. . . the court need not determine the amount of such gains with
Razmilovic, 738 F.3d at 31.
disgorgement amount “need only be a reasonable approximation of
profits causally connected to the violation; any risk of
uncertainty in calculating disgorgement should fall on the
wrongdoer whose illegal conduct created that uncertainty.”
v. First Jersey Securities, Inc., 101 F.3d 1450, 1475 (2d Cir.
1996) (citation omitted).
The SEC bears the burden “of establishing a reasonable
approximation of the profits causally related to the fraud,” but
once it has met this burden, “the burden shifts to the defendant
to show that his gains were unaffected by his offenses.”
Razmilovic, 738 F.3d at 31 (citation omitted).
A defendant may
not avoid disgorgement by arguing that he had limited or no
control over the ill-gotten gains, or that the gains did not
“personally accrue” to him.
Contorinis, 743 F.3d at 306.
Additionally, an order which only accounts for the profits
retained by the wrongdoer is an inadequate measure of
See id. at 305-06 (“[T]he proposition,
unsupported in our case law, that the wrongdoer need disgorge
United States v. Brooks, 872 F.3d 78, 91 (2d Cir. 2017)
Case 1:14-cv-07575-DLC-RWL Document 335 Filed 07/30/18 Page 13 of 28
only the financial benefit that accrues to him personally . . .
is without foundation.”).
Indeed, to limit disgorgement to the
direct pecuniary benefit of the wrongdoer “would run contrary to
the equitable principle that the wrongdoer should bear the risk
of any uncertainty affecting the amount of the remedy” and
“permit evasion of [the prohibited conduct] by allowing the
direction of benefits to acquaintances.”
Id. at 306.
II. Prejudgment Interest
As with disgorgement, an award of prejudgment interest lies
within the discretion of the court.
See First Jersey, 101 F.3d
Generally, “an award of prejudgment interest may be
needed in order to ensure that the defendant not enjoy a
windfall as a result of its wrongdoing.”
Slupinski v. First
Unum Life Ins. Co., 554 F.3d 38, 54 (2d Cir. 2009).
In deciding whether an award of prejudgment interest is
warranted, a court should consider (i) the need to fully
compensate the wronged party for actual damages suffered,
(ii) considerations of fairness and the relative equities
of the award, (iii) the remedial purpose of the statute
involved, and/or (iv) such other general principles as are
deemed relevant by the court.
First Jersey, 101 F.3d at 1476 (citation omitted).
It is within the “discretion of a court to award
prejudgment interest on the disgorgement amount for the period
during which a defendant had use of [its] illegal profits.”
Razmilovic, 738 F.3d at 36.
“In an enforcement action brought
Case 1:14-cv-07575-DLC-RWL Document 335 Filed 07/30/18 Page 14 of 28
by a regulatory agency, the remedial purpose of the statute
takes on special importance.”
First Jersey, 101 F.3d at 1476.
The Second Circuit has approved the use of the “IRS underpayment
rate” to calculate prejudgment interest because that rate
“reflects what it would have cost to borrow the money from the
government and therefore reasonably approximates one of the
benefits the defendants received from its fraud.”
defendant has had some or all of her assets frozen “at the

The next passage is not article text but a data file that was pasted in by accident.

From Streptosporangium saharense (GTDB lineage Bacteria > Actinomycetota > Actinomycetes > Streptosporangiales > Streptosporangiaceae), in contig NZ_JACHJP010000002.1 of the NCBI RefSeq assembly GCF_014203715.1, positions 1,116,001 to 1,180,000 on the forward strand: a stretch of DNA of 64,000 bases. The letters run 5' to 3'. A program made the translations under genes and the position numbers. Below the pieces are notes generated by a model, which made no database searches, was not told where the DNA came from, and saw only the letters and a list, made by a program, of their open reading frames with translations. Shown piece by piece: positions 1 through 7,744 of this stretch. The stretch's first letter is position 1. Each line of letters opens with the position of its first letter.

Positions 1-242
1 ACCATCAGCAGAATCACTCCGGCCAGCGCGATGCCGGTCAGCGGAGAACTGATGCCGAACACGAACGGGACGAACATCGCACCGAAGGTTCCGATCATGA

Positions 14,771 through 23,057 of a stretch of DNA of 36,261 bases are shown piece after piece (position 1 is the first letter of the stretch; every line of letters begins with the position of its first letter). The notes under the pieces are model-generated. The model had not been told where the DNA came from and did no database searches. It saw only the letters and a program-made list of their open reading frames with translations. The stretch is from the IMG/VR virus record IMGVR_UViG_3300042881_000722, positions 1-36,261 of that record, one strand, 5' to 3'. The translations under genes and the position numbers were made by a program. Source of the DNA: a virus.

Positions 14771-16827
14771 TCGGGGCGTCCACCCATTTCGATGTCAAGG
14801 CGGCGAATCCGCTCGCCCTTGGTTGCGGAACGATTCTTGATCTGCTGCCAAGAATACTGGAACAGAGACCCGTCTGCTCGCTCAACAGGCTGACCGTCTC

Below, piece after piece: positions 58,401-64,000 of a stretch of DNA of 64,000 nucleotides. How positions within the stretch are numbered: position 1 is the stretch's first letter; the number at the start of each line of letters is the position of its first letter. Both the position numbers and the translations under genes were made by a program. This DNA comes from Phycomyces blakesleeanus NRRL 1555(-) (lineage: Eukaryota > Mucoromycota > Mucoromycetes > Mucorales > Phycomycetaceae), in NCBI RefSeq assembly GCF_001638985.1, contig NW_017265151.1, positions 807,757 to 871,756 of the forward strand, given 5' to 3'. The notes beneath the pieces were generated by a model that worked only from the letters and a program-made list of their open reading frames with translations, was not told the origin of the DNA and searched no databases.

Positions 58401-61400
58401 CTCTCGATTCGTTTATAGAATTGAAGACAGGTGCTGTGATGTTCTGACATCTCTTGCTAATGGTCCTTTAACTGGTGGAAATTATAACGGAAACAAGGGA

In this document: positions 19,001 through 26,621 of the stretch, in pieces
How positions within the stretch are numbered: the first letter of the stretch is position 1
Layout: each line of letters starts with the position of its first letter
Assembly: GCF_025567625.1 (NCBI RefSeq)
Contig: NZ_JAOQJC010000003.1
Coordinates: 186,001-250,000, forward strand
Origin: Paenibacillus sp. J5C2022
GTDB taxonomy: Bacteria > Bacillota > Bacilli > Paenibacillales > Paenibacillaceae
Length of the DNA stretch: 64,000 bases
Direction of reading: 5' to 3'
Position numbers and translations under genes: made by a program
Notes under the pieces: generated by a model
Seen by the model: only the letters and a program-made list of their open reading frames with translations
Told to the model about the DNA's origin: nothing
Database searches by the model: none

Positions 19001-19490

behest of the government in connection with [an SEC civil]
enforcement action, an award of prejudgment interest relating to
those funds would be inappropriate” with respect to the period
covered by the freeze order, because the defendant has already,
for that period, “been denied the use of those assets.”
Razmilovic, 738 F.3d at 36.
III. Civil Money Penalty
The Securities Act and the Exchange Act authorize three
tiers of civil penalties.
See 15 U.S.C. § 77t(d); 15 U.S.C. §
Under each statute, a first-tier penalty may be imposed for
any violation; a second-tier penalty may be imposed if the
violation involved fraud, deceit, manipulation, or
deliberate or reckless disregard of a regulatory
requirement; a third-tier penalty may be imposed when, in
addition to meeting the requirements of the second tier,
the violation directly or indirectly resulted in
substantial losses or created a significant risk of
substantial losses to other persons.
Case 1:14-cv-07575-DLC-RWL Document 335 Filed 07/30/18 Page 15 of 28
Razmilovic, 738 F.3d at 38 (citation omitted).
At each tier,
“for each violation, the amount of penalty shall not exceed the
greater of a specified monetary amount or the defendant's gross
amount of pecuniary gain; the amounts specified for an
individual defendant for the first, second, and third tiers,
respectively, are $5,000, $50,000, and $100,000.”
Beyond these restrictions, the amount of the penalty is
within “the discretion of the district court.”
The amount of the penalty should be determined “in
light of the facts and circumstances” surrounding the
15 U.S.C. § 78u(d)(3).
Courts in this district
look[ed] to a number of factors, including (1) the
egregiousness of the defendant's conduct; (2) the degree of
the defendant's scienter; (3) whether the defendant's
conduct created substantial losses or the risk of
substantial losses to other persons; (4) whether the
defendant's conduct was isolated or recurrent; and (5)
whether the penalty should be reduced due to the
defendant's demonstrated current and future financial
SEC v. Tavella, 77 F. Supp. 3d 353, 362-63 (S.D.N.Y. 2015)
While the SEC requests the imposition of a civil money
penalty for each defendant, it does not request a specific
penalty amount for any defendant.
Instead, the SEC proposes
Case 1:14-cv-07575-DLC-RWL Document 335 Filed 07/30/18 Page 16 of 28
alternative methods of calculating a penalty: a penalty based on